02/23/2006 10:22:51 AM PST · by nickcarraway · 21 replies · 998+ views
    The Telegraph (U.K.) ^ | 23/02/2006 | Roger Highfield
    Our ancestors colonised Europe and wiped out their Neanderthal cousins even faster than we thought, says a study published today. Argument has raged for years about whether our ancestors from Africa outsurvived, killed or bred with the Neanderthals, who were stronger, bulkier and shorter but had equally large brains. Now developments in radiocarbon dating suggest that many of the dates published over the past 40 years are likely to underestimate the true ages of the samples. Prof Paul Mellars, of the University of Cambridge, describes today in the journal Nature how better calibration of radiocarbon ages have led to revisions...
  • Modern humans took over Europe in just 5,000 years

    02/23/2006 4:20:40 AM PST · by S0122017 · 14 replies · 1,069+ views
    www.nature.com/news ^ | 22 February 2006 | Michael Hopkin
    Published online: 22 February 2006; | doi:10.1038/news060220-11 Better bone dates reveal bad news for Neanderthals Modern humans took over Europe in just 5,000 years. Michael Hopkin These drawings from the Chauvet cave were originally dated to around 31,000 years ago. But a new analysis pushes that back four or five thousand years. © Nature, with permission from the French Ministry of Culture and Communication. Advances in the science of radiocarbon dating - a common, but oft-maligned palaeontological tool - have narrowed down the overlap between Europe's earliest modern humans and the Neanderthals that preceded them. Refinements to the technique, which...
  • Humans vs. Neanderthals: Game Over Earlier

    02/22/2006 10:25:12 PM PST · by SunkenCiv · 19 replies · 734+ views
    LiveScience ^ | 22 February 2006 | Associated Press
    Humans and Neanderthals, thought to have coexisted for 10,000 years across the whole of Europe, are more likely to have lived at the same time for only 6,000 years, the new study suggests. Scientists believe the two species could have lived side by side at specific sites for periods of only about 2,000 years, but Mellars claims they would have lived in competition at each site for only 1,000 years... Two new studies of stratified radiocarbon in the Cariaco Basin, near Venezuela, and of radiocarbon on fossilized coral formations in the tropical Atlantic and Pacific have given scientists a better...
  • Study: Modern Humans Killed Off Neanderthals Quickly

    02/25/2006 5:11:22 AM PST · by ThreePuttinDude · 356 replies · 26,781+ views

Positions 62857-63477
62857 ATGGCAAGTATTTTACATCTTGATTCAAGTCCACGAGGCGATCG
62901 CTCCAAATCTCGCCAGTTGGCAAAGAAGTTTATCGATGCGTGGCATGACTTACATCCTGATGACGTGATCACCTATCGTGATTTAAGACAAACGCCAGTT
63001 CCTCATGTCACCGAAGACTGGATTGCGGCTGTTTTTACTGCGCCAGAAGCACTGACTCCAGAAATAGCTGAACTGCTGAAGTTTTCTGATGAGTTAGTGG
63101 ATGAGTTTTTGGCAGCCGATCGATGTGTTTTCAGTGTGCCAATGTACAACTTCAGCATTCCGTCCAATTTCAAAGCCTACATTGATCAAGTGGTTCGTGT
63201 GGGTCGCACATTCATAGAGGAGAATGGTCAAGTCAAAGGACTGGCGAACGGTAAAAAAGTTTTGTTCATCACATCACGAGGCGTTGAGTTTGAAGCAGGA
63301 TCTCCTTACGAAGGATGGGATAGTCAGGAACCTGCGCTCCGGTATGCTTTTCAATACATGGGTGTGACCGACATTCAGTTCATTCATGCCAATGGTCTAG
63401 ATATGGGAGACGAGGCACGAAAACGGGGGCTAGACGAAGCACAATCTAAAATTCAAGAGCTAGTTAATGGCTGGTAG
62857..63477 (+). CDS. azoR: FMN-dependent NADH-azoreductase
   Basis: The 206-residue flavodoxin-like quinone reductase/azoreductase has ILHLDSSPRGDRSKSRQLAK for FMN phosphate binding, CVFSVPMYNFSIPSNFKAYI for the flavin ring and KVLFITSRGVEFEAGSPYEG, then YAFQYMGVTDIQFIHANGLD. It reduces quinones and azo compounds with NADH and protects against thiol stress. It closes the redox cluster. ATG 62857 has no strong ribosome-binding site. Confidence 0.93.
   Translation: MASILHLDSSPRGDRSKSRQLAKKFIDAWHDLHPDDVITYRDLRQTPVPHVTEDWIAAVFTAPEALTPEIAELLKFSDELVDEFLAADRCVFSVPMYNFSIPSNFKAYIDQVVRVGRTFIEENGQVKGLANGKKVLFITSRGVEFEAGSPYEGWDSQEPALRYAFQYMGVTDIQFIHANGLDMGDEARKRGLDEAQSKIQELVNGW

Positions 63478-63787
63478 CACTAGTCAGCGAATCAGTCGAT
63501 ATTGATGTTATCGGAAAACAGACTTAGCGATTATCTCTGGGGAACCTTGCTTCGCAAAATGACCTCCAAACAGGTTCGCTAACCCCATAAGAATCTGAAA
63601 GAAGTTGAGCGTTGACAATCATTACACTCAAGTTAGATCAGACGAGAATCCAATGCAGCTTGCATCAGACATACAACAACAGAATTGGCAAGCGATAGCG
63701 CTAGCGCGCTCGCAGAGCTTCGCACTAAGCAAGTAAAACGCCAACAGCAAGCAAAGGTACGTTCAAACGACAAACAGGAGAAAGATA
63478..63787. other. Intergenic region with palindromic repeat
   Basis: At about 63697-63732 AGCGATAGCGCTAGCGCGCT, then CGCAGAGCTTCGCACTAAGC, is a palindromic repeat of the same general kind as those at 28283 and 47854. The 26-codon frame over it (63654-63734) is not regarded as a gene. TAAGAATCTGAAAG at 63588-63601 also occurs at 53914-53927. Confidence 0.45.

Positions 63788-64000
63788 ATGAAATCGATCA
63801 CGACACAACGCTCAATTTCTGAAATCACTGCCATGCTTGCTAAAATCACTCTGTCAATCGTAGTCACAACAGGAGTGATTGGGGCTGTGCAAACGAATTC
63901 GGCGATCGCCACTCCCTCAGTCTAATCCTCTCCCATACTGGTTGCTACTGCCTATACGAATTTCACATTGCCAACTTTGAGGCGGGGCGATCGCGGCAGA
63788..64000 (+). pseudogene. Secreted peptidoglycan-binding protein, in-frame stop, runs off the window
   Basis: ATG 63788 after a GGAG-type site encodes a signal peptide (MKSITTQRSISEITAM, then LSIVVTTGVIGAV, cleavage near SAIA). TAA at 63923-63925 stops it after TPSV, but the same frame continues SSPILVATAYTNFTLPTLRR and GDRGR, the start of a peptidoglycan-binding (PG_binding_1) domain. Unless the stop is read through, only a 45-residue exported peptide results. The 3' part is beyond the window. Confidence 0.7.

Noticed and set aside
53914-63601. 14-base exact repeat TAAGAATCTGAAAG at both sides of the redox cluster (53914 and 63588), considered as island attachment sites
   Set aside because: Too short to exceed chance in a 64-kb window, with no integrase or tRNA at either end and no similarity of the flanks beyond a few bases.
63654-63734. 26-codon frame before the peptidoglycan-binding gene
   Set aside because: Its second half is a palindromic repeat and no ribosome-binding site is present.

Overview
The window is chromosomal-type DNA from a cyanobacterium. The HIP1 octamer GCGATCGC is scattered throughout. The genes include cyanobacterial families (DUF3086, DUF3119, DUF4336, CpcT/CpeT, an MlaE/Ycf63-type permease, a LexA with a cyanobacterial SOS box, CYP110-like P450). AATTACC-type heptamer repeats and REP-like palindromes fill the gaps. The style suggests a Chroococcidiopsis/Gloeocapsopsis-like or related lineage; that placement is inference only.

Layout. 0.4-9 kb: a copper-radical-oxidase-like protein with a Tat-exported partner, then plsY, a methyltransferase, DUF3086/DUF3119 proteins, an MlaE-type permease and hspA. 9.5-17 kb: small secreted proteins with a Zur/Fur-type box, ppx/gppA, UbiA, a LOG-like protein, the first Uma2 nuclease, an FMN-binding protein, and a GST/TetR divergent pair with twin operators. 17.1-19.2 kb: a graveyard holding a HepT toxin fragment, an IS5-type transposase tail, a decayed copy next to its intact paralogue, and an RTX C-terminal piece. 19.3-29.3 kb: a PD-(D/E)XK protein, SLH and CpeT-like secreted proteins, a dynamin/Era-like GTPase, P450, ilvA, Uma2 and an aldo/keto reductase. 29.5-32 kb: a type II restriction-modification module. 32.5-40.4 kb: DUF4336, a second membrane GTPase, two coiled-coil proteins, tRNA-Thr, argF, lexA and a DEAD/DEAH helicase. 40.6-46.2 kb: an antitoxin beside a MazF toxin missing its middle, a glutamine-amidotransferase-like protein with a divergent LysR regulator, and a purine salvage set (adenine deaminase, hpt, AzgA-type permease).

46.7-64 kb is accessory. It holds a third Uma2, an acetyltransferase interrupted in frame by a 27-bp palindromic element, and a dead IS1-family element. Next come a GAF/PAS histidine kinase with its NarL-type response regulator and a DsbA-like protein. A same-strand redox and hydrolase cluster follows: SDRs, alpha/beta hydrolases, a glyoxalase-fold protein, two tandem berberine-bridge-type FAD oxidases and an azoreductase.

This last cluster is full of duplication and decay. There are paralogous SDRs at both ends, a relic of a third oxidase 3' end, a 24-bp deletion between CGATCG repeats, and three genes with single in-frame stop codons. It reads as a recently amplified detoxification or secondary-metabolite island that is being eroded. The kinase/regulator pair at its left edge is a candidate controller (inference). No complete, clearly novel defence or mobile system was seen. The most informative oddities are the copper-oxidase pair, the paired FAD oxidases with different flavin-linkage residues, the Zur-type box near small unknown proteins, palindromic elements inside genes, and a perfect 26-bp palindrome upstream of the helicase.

http://www.foxnews.com ^ | Saturday, February 25, 2006 | AP
    LONDON — Neanderthals in Europe were killed off by the advance of modern humans thousands of years earlier than previously believed, losing a competition for food and shelter, according to a scientific study published Wednesday. The research uses advances in radiocarbon dating to revise understanding of early humans, suggesting they colonized Europe more rapidly and coexisted for a much shorter period with genetic ancestors. Paul Mellars, professor of prehistory and human evolution at the University of Cambridge and author of the study, said Neanderthals — the species of the Homo genus that lived in Europe and western Asia from around...
  • Chauvet Cave: The Most Accurate Timeline Yet Of Who Used The Cave And When

    04/18/2016 8:22:05 AM PDT · by SunkenCiv · 35 replies
    Science Now ^ | Tuesday, April 12, 2016 | Deborah Netburn
    The cave, declared a UNESCO World Heritage site two years ago, was discovered in the south of France in 1994... Now, scientists have assembled more than 250 radiocarbon dates made from rock art samples, animal bones and the remains of charcoal used by humans... The newly synthesized data suggest the first period of human occupation lasted from 37,000 to 33,500 years ago. The second prehistoric occupation began 31,000 to 28,000 years ago and lasted for 2,000 to 3,000 years, the researchers wrote... The two groups, separated by millenniums, had no connection with each other, they said. The first round of...
  • Vanished! The Surprising Things Missing From Ancient Art

    03/03/2016 7:12:14 PM PST · by MtnClimber · 38 replies
    National Geographic ^ | 2 Mar, 2016 | Robert Krulwich
    When you look back across the history of art, things go missing. Interesting things. For example, it seems ancient people didn't have a word to describe the color of the sky. The "b" word-blue? They didn't use it. That’s the argument, anyway...... It wasn't until much later, when blue paints were invented (which happened in Egypt), that "blue" became a descriptor—when you could buy or sell it..... The Newest Missing Thing That was our guess. And now-ta-da-I've got another one, a second thing that ancients saw all the time but failed to describe. And this one is even more basic....
  • 'Cave of forgotten dreams' may hold earliest painting of volcanic eruption

    01/16/2016 11:37:55 PM PST · by SunkenCiv · 16 replies
    Nature ^ | January 15, 2016 | Ewen Callaway
    Chauvet-Pont D'Arc cave, in southern France, is one of the world's oldest and most impressive cave-art sites. Discovered in 1994 and popularized in the Werner Herzog documentary 'Cave of Forgotten Dreams', Chauvet contains hundreds of paintings that were made as early as 37,000 years ago. Fearsome animals such as woolly rhinoceroses, cave lions and bears dominate Chauvet's imagery. But one of its innermost galleries -- named after a giant deer species, Megaloceros, that is depicted there -- also contains a series of mysterious spray-shaped drawings, partly covered by the Megaloceros painting. A nearby gallery holds similar spray imagery, as does...